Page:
width is R2 = 15 nm; barrier width is 2 nm. Middle fan represents the subband spacing as a function of broadening

factor Γ.

3.2. Electric field effect to ADQW states

The resonant situation can be obtained for asymmetric coupled double quantum wells with applied bias [4, 46, 47].

We have performed the same calculations for the diffused ADQW as one of geometry from Figure 4 including the

influence of an external electric field Ef. Results were shown at Fig 6. When an external bias perpendicular to

the quantum well is applied, indicated in the Fig 6 by the changed constant slope, electrons are pushed to one

side of the well, thus the effective well width is reduced. At the chosen bias Ef potential tilts downwards from

right to left. The middle fan shows how it is possible to change the resonant conditions of longitudinal optical

(LO) phonon emission (breaked arrow) to achieve the inversion population at 3rdstate for laser effect with FIR

photon generation (wiggly arrow). Here, once more, we may see an anticrossing situation caused by bias for the

levels n=0 and n=1 around the 2-3 meV/nm region of electric field strength.

Investigating structure may work as an electroabsorptive light modulator [15] or as an active stimulated emission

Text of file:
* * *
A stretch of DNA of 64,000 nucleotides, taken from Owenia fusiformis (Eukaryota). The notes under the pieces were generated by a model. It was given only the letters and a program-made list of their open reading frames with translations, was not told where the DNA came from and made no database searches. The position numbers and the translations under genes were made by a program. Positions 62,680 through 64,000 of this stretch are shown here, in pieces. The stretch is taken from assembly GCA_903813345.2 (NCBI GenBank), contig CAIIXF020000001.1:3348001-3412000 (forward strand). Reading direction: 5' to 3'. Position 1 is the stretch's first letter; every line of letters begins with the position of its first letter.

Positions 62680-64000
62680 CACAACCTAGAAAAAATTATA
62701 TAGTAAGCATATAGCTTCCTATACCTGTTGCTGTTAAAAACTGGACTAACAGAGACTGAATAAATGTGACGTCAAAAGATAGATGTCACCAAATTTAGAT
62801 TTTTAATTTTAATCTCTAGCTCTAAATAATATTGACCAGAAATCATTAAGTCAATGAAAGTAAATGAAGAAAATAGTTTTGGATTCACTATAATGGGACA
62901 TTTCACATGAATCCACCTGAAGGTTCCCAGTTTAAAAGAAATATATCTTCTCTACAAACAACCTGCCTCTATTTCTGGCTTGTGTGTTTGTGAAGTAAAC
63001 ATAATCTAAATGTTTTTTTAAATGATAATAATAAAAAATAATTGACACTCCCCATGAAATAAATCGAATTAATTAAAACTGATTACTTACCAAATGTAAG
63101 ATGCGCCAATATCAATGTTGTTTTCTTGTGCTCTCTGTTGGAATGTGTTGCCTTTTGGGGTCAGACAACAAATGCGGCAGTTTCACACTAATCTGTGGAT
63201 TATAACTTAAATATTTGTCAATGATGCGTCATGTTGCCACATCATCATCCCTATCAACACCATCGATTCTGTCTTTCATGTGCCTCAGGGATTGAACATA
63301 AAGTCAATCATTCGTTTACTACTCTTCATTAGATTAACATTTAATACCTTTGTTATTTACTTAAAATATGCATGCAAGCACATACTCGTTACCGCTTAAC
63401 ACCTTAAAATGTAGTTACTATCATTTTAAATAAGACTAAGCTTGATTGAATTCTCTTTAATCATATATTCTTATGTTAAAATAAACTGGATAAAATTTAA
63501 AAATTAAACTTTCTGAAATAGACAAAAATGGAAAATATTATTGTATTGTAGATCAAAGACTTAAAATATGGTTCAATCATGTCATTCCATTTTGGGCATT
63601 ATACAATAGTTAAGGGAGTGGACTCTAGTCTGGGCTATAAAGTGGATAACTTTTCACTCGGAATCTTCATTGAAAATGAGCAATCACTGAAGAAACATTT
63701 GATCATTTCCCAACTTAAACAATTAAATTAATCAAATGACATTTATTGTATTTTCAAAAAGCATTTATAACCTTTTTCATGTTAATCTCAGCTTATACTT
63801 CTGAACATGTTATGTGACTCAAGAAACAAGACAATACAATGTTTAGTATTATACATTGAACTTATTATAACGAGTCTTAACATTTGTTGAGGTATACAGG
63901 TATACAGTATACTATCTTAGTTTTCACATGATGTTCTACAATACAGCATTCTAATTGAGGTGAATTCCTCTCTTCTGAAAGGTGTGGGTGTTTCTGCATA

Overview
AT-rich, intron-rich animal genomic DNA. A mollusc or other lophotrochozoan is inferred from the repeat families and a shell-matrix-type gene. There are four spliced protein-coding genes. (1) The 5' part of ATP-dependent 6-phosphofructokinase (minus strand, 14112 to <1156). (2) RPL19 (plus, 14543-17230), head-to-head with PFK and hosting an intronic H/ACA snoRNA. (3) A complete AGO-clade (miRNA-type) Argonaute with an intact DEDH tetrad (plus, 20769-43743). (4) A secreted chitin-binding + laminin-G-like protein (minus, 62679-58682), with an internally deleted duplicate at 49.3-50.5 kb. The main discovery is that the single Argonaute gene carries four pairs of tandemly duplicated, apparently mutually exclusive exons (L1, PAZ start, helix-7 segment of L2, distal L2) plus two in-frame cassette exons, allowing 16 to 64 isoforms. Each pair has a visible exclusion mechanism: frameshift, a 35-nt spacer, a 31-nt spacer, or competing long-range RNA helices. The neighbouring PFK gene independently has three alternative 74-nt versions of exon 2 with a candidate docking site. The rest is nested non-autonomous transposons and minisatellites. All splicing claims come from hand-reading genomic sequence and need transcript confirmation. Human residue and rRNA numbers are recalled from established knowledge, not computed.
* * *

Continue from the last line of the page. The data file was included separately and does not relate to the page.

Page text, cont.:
region in the far/mid-infrared quantum cascade (QC) lasers [47]. The schematic for this laser operation [4]

shown at Fig 7c is based on a stimulated and cascaded radiative transition from E3 to a lower sub-band E2.

De-population of lower sub-band is achieved by external bias, setting the sub-band separation between levels

2 and 1 to the LO-phonon resonance energy, which causes electrons to quickly relax from level 2 via resonant

electron-LO-phonon scattering.

For QC lasers the lifetimes are ultimately limited by LO-phonon emission. The computed [2] inter-sub-band

lifetime due to optical phonon emission, is plotted as a function of transition energy for a square QW in Fig 7b

(zero initial kinetic energy in the upper sub-band and zero temperature were assumed). As shown in Fig 7b, a

strong reduction of the lifetime is predicted when the two states are spaced resonantly with the optical phonon

energy hωLO. This increase in scattering rate appears when ∆kscatt approaches zero at resonance (k21 = 0 in Fig

11

Page 12

Asymmetric Double Quantum Wells with Smoothed Interfaces

Figure 6. Confined electron states and wavefunctions dependence on an electric field [E = 0, 1.4, 2.7, 5.4 meV/nm] applied

perpendicular to the diffused (Γ = 0.2 nm) ADQW layer plane, same as in Figure 4. Left QW width R1 = 7 nm; right

QW width R2 = 15 nm; barrier width is 2 nm. Zero external field, or metal contact position Rcont is selected at -7

nm.

7c).

A strong reduction of an inter-sub-band lifetime (up to ≈ 0.2 ps at Fig 7b) may be obtained by using resonant

conditions (electric field tunable) for LO-phonon emission process, when the transition 2→1 approaches the LO-